When Islam conquered the Persian Empire, and set out to subjugate the whole world, they took sugar cane with them—it was easier to bring cuttings of the plants and grow them in their new territories than to import the end product. These Arabs are probably the first conquerors in history to have produced enough sugar to furnish both courts and troops with candy and sugared drinks.
One European botanist of the time, Leonhard Rauwolf, said this of them:
“The Turks and Moors cut off one piece [of sugar] after another and so chew and eat them openly everywhere in the street without shame… in this way [they] accustom themselves to gluttony and are no longer the intrepid fighters they had formerly been…. [They] are no more so free and courageous to go against their enemies to fight as they had been in former ages.”
Personal aside: Did this “gluttony” of sugar contribute to the decline of the Arab Empire? They had made great strides in science, math, astronomy, and manufacturing. Then it all seemed to fail. It is interesting to see that this Empire, the first to be able to give sugar to the masses, was also the first to make huge strides in medicine and surgery. Could it be because they were the first group who needed such strides due to their sugar consumption?
During the Crusades, Europeans discovered their sweet tooth on the way to wrest the Holy Land from the infidels. Sugar became the stuff of politics. Men would sell their very souls for it. A century after the last Crusade, appeals were made to fight the Arabs again. Pope Clement V sent a position paper, outlining his sugar strategy to bring the Saracens to heel.
“In the land of the Sultan, sugar grows in great quantities and from it the Sultans draw large incomes and taxes. If the Christians could seize these lands, great injury would be inflicted on the Sultan and at the same time, Christendom would be wholly supplied from Cyprus. Sugar is also grown in the Morea, Malta, and Sicily, and it would grow in other Christian lands if cultivated there. As regards [to] Christendom no harm would follow.”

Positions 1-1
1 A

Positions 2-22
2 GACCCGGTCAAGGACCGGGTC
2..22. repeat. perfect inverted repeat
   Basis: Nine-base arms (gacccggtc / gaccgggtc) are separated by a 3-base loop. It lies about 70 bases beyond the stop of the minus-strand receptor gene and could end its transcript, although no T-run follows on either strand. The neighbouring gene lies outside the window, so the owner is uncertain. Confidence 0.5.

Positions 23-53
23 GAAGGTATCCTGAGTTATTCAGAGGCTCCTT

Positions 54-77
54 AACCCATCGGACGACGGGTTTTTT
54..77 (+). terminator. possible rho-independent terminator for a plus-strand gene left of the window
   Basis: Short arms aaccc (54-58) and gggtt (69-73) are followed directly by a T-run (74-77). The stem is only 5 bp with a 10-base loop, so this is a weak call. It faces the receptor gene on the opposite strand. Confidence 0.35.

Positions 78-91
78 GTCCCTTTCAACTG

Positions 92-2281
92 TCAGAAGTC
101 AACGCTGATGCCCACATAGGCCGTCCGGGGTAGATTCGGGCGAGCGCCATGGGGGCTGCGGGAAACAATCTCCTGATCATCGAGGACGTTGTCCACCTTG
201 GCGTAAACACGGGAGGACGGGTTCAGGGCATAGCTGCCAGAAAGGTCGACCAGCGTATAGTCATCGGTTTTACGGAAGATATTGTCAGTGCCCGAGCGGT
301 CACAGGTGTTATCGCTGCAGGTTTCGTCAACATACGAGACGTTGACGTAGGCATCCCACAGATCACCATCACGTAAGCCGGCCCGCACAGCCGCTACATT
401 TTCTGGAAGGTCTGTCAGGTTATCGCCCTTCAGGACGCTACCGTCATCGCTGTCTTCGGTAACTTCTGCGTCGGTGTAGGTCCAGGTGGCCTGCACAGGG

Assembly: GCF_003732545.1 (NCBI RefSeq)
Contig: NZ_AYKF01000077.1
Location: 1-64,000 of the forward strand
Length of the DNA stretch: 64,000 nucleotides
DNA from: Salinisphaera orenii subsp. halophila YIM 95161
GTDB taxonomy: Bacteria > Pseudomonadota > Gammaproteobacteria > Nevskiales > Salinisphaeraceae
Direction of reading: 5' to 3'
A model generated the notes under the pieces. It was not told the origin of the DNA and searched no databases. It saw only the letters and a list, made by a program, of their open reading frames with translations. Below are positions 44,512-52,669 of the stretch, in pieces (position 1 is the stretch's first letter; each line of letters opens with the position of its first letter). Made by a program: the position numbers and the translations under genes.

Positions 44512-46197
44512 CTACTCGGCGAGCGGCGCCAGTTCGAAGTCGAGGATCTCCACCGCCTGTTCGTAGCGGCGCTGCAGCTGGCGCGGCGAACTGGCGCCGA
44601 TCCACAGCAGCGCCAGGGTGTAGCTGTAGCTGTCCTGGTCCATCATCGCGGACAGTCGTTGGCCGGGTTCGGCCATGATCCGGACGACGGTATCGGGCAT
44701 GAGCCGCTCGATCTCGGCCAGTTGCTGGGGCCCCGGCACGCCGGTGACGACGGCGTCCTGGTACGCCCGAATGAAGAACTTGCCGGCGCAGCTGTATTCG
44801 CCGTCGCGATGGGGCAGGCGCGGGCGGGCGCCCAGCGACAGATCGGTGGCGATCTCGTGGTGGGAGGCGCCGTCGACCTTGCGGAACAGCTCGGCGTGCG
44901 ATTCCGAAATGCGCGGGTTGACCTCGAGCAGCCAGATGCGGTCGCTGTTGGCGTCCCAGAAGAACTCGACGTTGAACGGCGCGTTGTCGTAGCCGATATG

What followed, instead, was seven centuries in which the seven deadly sins flourished across the seven seas, leaving a trail of slavery, genocide, and organized crime. British Historian, Noel Deerr, says flatly: “It will be no exaggeration to put the tale and toll of the Slave Trade at 20 million Africans, of which two-thirds are to be charged against sugar.”
We’ll leave the history of sugar here for now—just as the Europeans got their hands on the sticky stuff. I’ll cover more in Part 2 sometime in the future. For now, stay strong.
Week 3, out!
Anyone who has been paying attention to the weight loss/healthy body conversation for the last few decades (and even some who have not!) has heard so many conflicting reports about what they should do to shed those last 10 pounds or find the energy of their youth or have their “best body ever.” Here are a few “for-sure” things that I’ve heard, and a few that I’ve tried myself:
- Atkins Diet – a focus on protein and fat with the exclusion of carbs vs.
- Low Fat Diet – if you don’t put fat into your body, your body won’t be fat, right?
- Paleo – focusing on eating what primitive man ate before he learned to farm and domesticate animals. Bonus: no Indominus-Rex trying to eat you vs.
- Man-made sugars and fats – no-calorie sweeteners, Olean (a fat your body can’t process)… man has made huge strides in every other field, why not in improving our food?
- Blood Type Diet – eat (or avoid) certain foods depending on your blood type vs.